Over the past several years we have reported on huge corporations that violated the law, paid large fines, and kept right on “trucking” without missing a beat. Surely the fact that Corporate America pours millions into political campaigns couldn’t be a factor in influencing how the government deals with corporate wrongdoers. But let’s consider the current spending by some companies. Ten corporations have already funneled over $18 million to Democrats and Republicans into 2012 political campaigns. That information comes from a report in a recent print edition of the Corporate Crime Reporter. Interestingly, these ten corporations gave $12.213 million to Republicans and $6.230 million to Democrats.
According to Russell Mokhiber, editor of the Corporate Crime Reporter, “[t]en out of the current top 100 donors to the 2012 political campaign have pled guilty to crimes.” The Reporter reviewed the contributions made by the companies and organizations on the Center for Responsive Politics list of the top 100 donors to the 2012 campaign. According to Mokhiber, only companies were included on the list that have pled “guilty to criminal offenses.” The top ten corporate donors that have pled guilty and paid fines and which have donated to 2012 political campaigns are:
• Honeywell pled guilty to environmental crimes in 2011 and paid $2.449 million;
• Lockheed pled guilty in a bribery case in 1995 and paid $2.192 million;
• Blue Cross Blue Shield BCBS Illinois pled guilty to Medicare fraud in 1998 and paid $2.186 million;
• Boeing pled guilty in a secrets case in 1989 and paid $2.010 million;
• General Electric pled guilty to fraud and bribery in 1992 and paid $1.885 million;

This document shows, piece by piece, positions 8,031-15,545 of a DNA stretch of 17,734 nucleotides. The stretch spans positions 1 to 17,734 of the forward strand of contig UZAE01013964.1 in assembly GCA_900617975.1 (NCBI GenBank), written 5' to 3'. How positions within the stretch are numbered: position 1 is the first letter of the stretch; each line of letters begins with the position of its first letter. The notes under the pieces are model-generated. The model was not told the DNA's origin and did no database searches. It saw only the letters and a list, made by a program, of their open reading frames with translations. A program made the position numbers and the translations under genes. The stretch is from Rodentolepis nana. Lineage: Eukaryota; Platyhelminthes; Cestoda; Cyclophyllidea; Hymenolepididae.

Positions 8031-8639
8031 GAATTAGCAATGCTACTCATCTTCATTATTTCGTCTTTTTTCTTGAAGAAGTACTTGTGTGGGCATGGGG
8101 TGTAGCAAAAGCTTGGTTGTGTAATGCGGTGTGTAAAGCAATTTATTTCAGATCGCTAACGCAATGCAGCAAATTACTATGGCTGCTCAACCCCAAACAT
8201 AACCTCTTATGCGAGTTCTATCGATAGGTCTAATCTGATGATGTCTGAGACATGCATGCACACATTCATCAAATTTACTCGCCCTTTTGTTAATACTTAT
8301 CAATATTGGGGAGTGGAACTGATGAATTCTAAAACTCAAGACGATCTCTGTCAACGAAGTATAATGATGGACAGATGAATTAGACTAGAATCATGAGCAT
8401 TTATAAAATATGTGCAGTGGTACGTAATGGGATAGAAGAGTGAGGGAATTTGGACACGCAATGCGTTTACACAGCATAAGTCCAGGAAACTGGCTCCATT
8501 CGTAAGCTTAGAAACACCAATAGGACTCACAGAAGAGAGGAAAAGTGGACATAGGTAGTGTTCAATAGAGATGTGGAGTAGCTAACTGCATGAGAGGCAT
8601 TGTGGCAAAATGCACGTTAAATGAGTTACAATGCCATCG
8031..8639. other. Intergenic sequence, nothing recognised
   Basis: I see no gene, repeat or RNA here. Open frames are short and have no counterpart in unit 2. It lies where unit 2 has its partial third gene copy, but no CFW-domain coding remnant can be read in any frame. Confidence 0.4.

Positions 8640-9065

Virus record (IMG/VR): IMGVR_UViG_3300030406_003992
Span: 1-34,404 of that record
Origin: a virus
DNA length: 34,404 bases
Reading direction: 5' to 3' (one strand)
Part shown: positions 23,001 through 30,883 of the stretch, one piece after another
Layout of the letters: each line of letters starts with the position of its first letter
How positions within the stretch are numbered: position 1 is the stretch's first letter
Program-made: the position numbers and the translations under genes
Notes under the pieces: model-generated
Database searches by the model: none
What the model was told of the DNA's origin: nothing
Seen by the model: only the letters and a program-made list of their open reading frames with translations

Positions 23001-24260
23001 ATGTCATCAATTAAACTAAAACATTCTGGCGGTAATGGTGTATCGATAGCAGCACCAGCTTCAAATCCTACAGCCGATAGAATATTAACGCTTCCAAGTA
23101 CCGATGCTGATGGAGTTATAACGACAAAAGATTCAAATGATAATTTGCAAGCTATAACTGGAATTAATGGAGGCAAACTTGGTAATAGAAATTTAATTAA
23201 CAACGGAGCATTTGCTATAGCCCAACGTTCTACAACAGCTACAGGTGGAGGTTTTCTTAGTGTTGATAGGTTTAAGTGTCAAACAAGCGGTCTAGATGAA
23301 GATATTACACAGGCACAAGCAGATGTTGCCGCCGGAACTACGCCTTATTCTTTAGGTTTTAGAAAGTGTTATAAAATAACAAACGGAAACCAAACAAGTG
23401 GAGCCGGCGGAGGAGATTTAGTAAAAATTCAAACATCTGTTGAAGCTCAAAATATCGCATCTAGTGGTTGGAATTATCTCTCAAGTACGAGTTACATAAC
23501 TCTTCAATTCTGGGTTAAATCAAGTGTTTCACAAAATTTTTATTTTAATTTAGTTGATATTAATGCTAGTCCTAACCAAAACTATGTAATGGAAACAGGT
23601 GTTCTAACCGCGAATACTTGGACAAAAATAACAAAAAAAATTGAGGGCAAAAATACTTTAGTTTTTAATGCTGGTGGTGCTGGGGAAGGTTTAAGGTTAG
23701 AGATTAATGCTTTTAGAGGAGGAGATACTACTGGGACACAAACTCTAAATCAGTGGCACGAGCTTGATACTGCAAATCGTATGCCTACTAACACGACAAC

• Northrop pled guilty to procurement fraud in 1990 and paid $1.840 million;
• Koch Industries Koch Petroleum unit pled guilty to environmental crimes in 1992 and paid $1.612 million;
• Raytheon pled guilty in a secrets case in 1990 and paid $1.466 million;
• Pfizer pled guilty to price fixing in 1999 and paid $1.367 million; and
• Exxon pled guilty in the Valdez oil spill disaster in 1991 and paid $1.326 million which was far too little.
I wonder: How many of these corporations have had contracts with the U.S. Government? I also wonder how the bosses at the companies feel about government regulation. My final question is: How can politicians take money legally from companies that commit wrongdoing and pay fines?
When individual wrongdoers give political contributions, both Democrats and Republicans “are forced to give the money back,” according to Mokhiber. Most recently, President Obama’s campaign gave back a $35,800 campaign contribution made by Shervin Neman. Neman was accused by the Securities and Exchange Commission of engaging in a Ponzi scheme. When it became known that he had been accused of running a Ponzi scheme, President Obama’s campaign was forced to give the money back. But even though the ten corporations listed in the CCR Report pled guilty to some pretty bad conduct, the politicians were able to keep their money. Both parties take big bucks from these corporations and then run – without shame – to the bank. Why aren’t they forced to give the money back? Maybe they shouldn’t have to – what do you think?
Source: Corporate Crime Reporter
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